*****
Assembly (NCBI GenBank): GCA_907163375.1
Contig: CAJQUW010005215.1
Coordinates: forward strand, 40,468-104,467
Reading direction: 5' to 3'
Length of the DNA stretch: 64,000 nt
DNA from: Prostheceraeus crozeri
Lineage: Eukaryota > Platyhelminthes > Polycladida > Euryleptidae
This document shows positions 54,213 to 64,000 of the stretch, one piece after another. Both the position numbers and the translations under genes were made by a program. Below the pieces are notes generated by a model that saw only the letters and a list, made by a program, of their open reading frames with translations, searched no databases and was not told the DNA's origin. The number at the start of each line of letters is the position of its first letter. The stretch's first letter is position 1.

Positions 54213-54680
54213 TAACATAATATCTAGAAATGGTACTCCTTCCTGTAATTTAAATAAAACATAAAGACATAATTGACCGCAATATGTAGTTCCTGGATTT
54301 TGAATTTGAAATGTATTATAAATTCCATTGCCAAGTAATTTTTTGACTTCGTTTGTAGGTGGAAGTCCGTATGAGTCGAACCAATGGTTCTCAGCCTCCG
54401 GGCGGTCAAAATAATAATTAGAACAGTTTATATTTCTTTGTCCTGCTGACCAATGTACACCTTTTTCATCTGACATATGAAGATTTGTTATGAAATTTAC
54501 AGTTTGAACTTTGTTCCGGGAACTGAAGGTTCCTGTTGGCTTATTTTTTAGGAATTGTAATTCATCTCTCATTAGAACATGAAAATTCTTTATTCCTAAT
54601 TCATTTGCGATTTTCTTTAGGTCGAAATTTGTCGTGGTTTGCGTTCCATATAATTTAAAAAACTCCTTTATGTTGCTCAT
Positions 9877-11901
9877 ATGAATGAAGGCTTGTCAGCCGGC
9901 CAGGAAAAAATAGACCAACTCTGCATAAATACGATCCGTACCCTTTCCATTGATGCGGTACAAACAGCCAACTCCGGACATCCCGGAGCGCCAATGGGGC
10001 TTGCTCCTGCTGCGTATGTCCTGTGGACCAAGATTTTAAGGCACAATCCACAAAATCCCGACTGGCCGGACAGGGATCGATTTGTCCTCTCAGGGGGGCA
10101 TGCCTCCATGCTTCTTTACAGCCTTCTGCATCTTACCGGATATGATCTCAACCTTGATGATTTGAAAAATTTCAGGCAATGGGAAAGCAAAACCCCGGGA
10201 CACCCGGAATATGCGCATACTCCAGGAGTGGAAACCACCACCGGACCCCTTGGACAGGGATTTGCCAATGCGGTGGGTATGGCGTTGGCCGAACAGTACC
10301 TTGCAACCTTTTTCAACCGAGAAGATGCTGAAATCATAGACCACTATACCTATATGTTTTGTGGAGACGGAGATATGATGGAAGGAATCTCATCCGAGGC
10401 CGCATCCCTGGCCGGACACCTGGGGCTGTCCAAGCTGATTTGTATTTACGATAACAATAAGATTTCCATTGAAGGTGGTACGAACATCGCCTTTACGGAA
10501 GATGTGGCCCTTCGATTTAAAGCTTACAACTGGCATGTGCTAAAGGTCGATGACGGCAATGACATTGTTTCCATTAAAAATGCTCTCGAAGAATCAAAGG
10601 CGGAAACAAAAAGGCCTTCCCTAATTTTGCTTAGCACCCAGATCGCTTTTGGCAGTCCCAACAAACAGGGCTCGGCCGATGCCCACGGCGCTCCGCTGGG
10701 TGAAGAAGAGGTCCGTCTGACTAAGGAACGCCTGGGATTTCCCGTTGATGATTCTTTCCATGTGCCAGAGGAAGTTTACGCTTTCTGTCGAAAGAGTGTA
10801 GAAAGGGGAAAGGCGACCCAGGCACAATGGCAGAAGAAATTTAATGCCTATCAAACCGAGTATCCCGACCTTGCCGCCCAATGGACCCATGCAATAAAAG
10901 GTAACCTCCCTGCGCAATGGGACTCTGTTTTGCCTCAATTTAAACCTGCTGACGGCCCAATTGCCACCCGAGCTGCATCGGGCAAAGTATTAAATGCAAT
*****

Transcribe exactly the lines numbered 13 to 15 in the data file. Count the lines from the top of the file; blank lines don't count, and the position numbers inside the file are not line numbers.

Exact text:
54501 AGTTTGAACTTTGTTCCGGGAACTGAAGGTTCCTGTTGGCTTATTTTTTAGGAATTGTAATTCATCTCTCATTAGAACATGAAAATTCTTTATTCCTAAT
54601 TCATTTGCGATTTTCTTTAGGTCGAAATTTGTCGTGGTTTGCGTTCCATATAATTTAAAAAACTCCTTTATGTTGCTCAT
Positions 9877-11901